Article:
Here are some questions consumers commonly ask about consumer reports and CRAs — and the answers. Note that you may have additional rights under state laws. Contact your state Attorney General or local consumer protection agency for more information.
FAQ’s Mortgage Fraud/Foreclosure
Can a creditor obtain a garnishment and drain my existing bank account to “0” while I am making payments towards fulfilling my debt obligation?
A creditor can only garnish if they file a suit and get a judgment from the court. After they have done this, then they can garnish your bank accounts to pay off the judgment.
The Fair Credit Reporting Act (FCRA) Question 1
Q. The store Motherhood Maternity signed me up for a credit card without my permission or knowledge. The request was denied and I only knew of this application when the letter from Barclays Bank arrived stating such. In fact, I’ve never even stepped foot in the store. My husband bought me some items there and I guess signed me up for a magazine or mailing list or something along those lines. I have had a hard time getting the inquiry removed, as the credit card company (Juniper/Barclays Bank) claims that they have informed TransUnion of the unauthorized application but TransUnion says they have yet to get the request. This debacle dates back to December 09. It is now May 2010. What are my rights, what can I do and is there enough merit for a lawsuit against any or all of these entities?
A. You have certain rights under the Fair Credit Reporting Act (FCRA) You need to dispute this inquiry yourself by sending a dispute letter detailing the event and why it was an unauthorized inquiry to Trans Union and any other of the credit reporting agencies (CRA), Equifax and Experian if they are reporting the inquiry as well. The CRA’s have 30 days to investigate and provide you the results of that investigation. If it is still reporting, you can dispute once again, (I usually advise my clients to do at least 2 disputes) and if the results still do not remove the inquiry, you can look at filing a lawsuit against the CRA who is still reporting it if the inquiry is causing you damages.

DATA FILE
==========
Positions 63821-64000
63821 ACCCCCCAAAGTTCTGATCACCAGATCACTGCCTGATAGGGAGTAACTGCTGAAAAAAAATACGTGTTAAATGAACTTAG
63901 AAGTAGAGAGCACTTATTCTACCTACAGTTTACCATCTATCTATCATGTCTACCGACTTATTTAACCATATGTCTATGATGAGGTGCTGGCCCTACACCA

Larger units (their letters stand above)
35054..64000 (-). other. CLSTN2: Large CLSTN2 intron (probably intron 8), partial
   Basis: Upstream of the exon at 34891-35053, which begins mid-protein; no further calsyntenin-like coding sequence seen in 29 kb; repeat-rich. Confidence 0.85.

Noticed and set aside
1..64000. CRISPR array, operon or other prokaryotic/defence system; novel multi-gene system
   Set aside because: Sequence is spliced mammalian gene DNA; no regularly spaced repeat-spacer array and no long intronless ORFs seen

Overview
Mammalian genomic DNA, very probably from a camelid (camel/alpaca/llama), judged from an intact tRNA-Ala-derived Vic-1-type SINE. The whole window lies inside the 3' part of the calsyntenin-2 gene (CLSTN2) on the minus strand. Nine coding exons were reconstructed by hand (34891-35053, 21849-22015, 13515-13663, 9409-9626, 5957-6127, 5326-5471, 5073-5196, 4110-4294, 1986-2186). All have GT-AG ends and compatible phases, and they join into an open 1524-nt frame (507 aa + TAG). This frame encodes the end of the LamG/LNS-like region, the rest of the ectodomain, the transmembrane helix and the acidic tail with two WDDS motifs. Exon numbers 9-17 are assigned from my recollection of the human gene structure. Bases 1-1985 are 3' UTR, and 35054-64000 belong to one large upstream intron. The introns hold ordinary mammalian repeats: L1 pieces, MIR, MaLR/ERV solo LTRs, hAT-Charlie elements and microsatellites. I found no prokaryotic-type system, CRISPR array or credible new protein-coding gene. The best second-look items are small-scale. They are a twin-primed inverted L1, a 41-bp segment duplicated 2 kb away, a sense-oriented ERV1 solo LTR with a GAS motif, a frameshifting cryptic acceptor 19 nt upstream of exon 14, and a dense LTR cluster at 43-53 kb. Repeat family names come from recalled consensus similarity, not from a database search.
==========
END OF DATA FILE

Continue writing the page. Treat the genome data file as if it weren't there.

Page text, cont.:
FCRA – Disputes to the credit reporting agencies
Q. I filed bankrutcy in 1977 and owed my federal credit union. This debt was submitted when I filed bankruptcy. I have since have built my credit score. Last week I was trying to purchase a car and the dealership applied for credit for me through this credit union. I was turned down because they still had on their books a loan that I had over 30 years ago, How long should credit union hold this against me? I spoke with someone and the lady said I would never be granted a loan. Is this the law regarding credit? I don’t think everyone is treated that way? You would think I committed murder or something.
A: Negative accounts are only supposed to report on your credit for 7 years. What you should do is send a dispute to the credit reporting agencies (Equifax/Trans Union/Experian) who are reporting this debt and ask them to remove it. Do a detailed dispute letter, identifying the account, and also in that letter let them know of the damages this has caused you. Make sure you provide evidence of who you are, copy of DL, SS# and card. Send this by certified mail and make sure you save copies of everything. The agencies have 30 days to respond. If they dont remove the debt, then you need to contact a lawyer who specializes in these kind of cases as now the agency and the creditor are in violation of the Fair Credit Reporting Act (FCRA) and possibly other consumer protection statutes. Good luck.